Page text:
For better or for worse, MBS is pushing for major social and political change within Saudi Arabia. These reforms are loosely organized around three themes: reducing the role of Wahhabism, degrading the role of Saudi princes with hereditary positions in Saudi politics, and shifting the country’s primary identity away from its religious fundamentalist roots toward a more conventional nationalist state.

The country’s leadership has already begun downplaying the role of Wahhabi teachings in schools and society. The 2017 detention of the Saudi princes at the Ritz-Carlton hotel in Riyadh sent a clear signal to the rest of the country that the old consensus-based system, in which various branches of the House of Saud conferred until they reached agreement, had been replaced by an absolute monarchy controlled by MBS. Finally, the Saudi government has made great strides in recent years toward creating a new identity of Saudi nationalism that subsumes traditional ethnic, tribal, religious, and Pan-Arab loyalties under Saudi national identity.

The social atmosphere, which was limited by ultra-conservative religious teachings, was changed and social freedoms were offered to the youth through progressive signs. In this way, the Saudi authorities sought to attract young people and prevent the growth of widespread discontent among them.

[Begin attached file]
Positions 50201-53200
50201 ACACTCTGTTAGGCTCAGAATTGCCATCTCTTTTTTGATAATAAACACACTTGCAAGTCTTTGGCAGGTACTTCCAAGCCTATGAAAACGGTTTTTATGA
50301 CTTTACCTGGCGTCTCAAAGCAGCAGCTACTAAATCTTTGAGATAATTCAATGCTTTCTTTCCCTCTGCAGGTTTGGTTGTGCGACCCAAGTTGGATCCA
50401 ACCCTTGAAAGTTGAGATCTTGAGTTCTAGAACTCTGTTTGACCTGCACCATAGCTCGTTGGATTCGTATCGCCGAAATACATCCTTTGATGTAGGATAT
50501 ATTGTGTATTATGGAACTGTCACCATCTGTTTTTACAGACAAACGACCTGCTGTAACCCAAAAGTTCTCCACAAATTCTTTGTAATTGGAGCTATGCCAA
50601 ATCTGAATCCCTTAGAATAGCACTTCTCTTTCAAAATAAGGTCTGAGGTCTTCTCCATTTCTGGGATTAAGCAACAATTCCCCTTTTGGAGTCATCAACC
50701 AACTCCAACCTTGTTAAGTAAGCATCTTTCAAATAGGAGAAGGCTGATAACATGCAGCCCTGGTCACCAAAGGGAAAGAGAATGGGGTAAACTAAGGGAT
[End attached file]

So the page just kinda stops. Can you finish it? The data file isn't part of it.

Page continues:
MBS has also done his best to make these changes palatable by continuing to provide for the public. Saudi Arabia faces significant economic challenges, including rapidly rising costs of living and high levels of unemployment among its large youth population; the crown prince stands to benefit if the liberalizing policies he has introduced can help to address these issues. According to the Saudi General Authority for Statistics, 65% of the country’s population is under 40 years old, and 46.7% is less than 25. Internet-savvy Saudi youths have pushed for greater access to the modern world, and MBS has obliged, allowing culture, entertainment, cinema, music, and dance to enter the Kingdom after nearly four decades of prohibition.

The film industry in Saudi Arabia, through billions of investments, government subsidies, and the construction of new movie theaters, represents an opportunity for the Saudi leaders to display the modern, international face of the country and respond to the political demands of the people. It remains to be seen how the Saudi authorities will use cinema for these purposes and how useful their output will be to serve these purposes in the future.

The views and opinions expressed in this article are those of the authors and do not necessarily reflect the views of Gulf International Forum.

Dr. Mohammad Salami holds a Ph.D. in International Relations. He is a specialist in Middle Eastern policy, particularly in Syria, Iran, Yemen, and the Persian Gulf region. His areas of expertise include politics and governance, security, and counterterrorism. He writes as an analyst and columnist in various media outlets. Follow him on Twitter: @moh_salami